Buddhism and Science

The accounts of how and why the world and human life within it is as it is were developed in religious/philosophical traditions such as Buddhism long before the development of modern scientific methods, so are often seen as incompatible with it or reinterpreted in the light of it. However, modern and contemporary Buddhists have argued that as it is not centred on God or belief in creation, and with its stress on experience and evidence, it has a great deal in common with science, and fewer issues than, for example, Christianity. Abhidharma/ Abhidhamma thought, where the world is broken up into constituent parts illustrating causality, is reminiscent of scientific method, and Mahayana thought is sometimes compared to theories in quantum physics. The Dalai Lama is very interested in science and technology and encouraging of scientific exploration, especially in connection with the effects of meditation on the brain. There has been a substantial amount of scientific research into the effects of Buddhist meditation, claiming that new scanning techniques can demonstrate changes in the brain, and mindfulness meditation, originating in Buddhism, has been used in practical ways to reduce anxiety and depression. However, the evaluations of such research are varied and require further investigation.

Theravada modernists in particular have tended to play down the mythological and ritual aspects of the tradition and point to the rationality and evidence-based nature of Buddhist thought. A favourite quotation from the Pali Canon for both Theravada modernists and Western Buddhists is in the Kalama Sutta where the Buddha tells his audience (who were wondering which of the many religious and non-religious teachers to believe) not to rely on hearsay, or traditional authorities and claimed revelation, or philosophical speculation and argument, or reflection on opinions, or because it fits your assumptions or out of respect for individual teachers (we might add now, or social media, or leading politicians…) but to try the teachings out in practice and see which lead to better lives and which just cause more harm and suffering. The Buddha claimed to have discovered the truth experientially through his own meditation. The fact that ‘ordinary’ followers do have to take his word for it at least at first can be compared to the way that most ordinary people have to place faith in scientists and scientific theories as we do not have the required knowledge and expertise to empirically check theories on quantum physics (or work out how similar the claims are to Mahayana philosophy) for example.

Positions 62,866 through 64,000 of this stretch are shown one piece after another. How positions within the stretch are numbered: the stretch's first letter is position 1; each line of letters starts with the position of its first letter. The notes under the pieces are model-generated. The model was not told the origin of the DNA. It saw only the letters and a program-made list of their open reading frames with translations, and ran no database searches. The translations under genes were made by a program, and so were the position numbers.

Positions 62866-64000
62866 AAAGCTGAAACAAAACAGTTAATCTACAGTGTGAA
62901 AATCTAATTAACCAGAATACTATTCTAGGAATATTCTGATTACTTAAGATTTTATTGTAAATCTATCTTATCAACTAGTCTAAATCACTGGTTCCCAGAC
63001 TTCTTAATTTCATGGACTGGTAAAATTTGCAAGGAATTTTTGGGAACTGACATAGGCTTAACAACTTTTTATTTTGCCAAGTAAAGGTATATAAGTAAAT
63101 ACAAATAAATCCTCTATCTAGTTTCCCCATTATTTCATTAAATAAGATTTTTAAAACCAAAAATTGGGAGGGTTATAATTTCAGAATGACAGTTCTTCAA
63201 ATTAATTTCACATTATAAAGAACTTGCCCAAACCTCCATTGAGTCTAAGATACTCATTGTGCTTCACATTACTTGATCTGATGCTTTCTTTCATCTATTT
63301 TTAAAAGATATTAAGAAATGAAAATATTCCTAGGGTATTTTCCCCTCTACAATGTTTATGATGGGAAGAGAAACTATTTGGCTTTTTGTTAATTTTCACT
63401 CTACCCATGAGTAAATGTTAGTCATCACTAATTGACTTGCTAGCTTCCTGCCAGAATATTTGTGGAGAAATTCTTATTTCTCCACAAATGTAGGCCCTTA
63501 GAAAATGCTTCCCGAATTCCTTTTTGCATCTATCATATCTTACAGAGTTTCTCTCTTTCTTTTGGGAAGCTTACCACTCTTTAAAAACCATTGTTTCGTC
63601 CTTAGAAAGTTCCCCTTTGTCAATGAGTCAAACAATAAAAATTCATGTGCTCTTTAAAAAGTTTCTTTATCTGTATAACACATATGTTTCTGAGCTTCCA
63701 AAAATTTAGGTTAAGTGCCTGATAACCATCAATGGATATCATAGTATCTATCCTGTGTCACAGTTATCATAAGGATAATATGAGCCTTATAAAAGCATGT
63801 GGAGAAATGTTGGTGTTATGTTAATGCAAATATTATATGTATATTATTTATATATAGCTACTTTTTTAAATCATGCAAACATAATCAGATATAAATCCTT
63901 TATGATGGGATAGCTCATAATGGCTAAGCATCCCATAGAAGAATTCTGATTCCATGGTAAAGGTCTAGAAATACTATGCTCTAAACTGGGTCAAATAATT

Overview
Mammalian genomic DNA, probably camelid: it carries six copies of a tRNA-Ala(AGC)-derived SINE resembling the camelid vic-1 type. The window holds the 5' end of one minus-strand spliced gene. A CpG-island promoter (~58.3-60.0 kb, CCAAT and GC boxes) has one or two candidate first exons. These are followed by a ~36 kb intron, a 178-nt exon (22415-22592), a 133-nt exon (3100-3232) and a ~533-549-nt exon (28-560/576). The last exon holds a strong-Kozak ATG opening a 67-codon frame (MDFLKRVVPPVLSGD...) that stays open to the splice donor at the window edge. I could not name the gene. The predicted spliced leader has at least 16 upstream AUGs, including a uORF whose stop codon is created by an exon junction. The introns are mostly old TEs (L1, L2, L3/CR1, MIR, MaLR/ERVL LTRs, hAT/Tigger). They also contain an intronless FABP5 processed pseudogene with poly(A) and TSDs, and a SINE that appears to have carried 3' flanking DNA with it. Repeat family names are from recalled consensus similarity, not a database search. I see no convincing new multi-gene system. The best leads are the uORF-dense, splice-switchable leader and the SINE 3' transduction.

It has to be admitted that aspects of Buddhist worldviews such as karma, rebirth, other dimensions where gods, Buddhas and bodhisattvas dwell, or the existence of nirvana have not been verified by scientific experiment, even if Buddhists claim that they are verified in the experience of arhats, bodhisattvas and Buddhas. This is not to say that they are incompatible with science. On the one side, ‘science’ is not fixed and current views are the most convincing interpretations of the evidence currently available – but new data or better explanations of existing data may develop. On the other side, the historical Buddha taught that Buddhist teaching is also provisional, compared to a raft to get one across a river that is discarded when its job is done, so that Buddhist teachings do not have to be taken as the final word either. With Mahayana teachings such as ‘emptiness’ or ‘mind only’, the suggestion is that all such concepts as Buddha, rebirth, karma, are only true in a manner of speaking, leaving room for reconciliation with scientific findings.

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Buddhist worldview traditions


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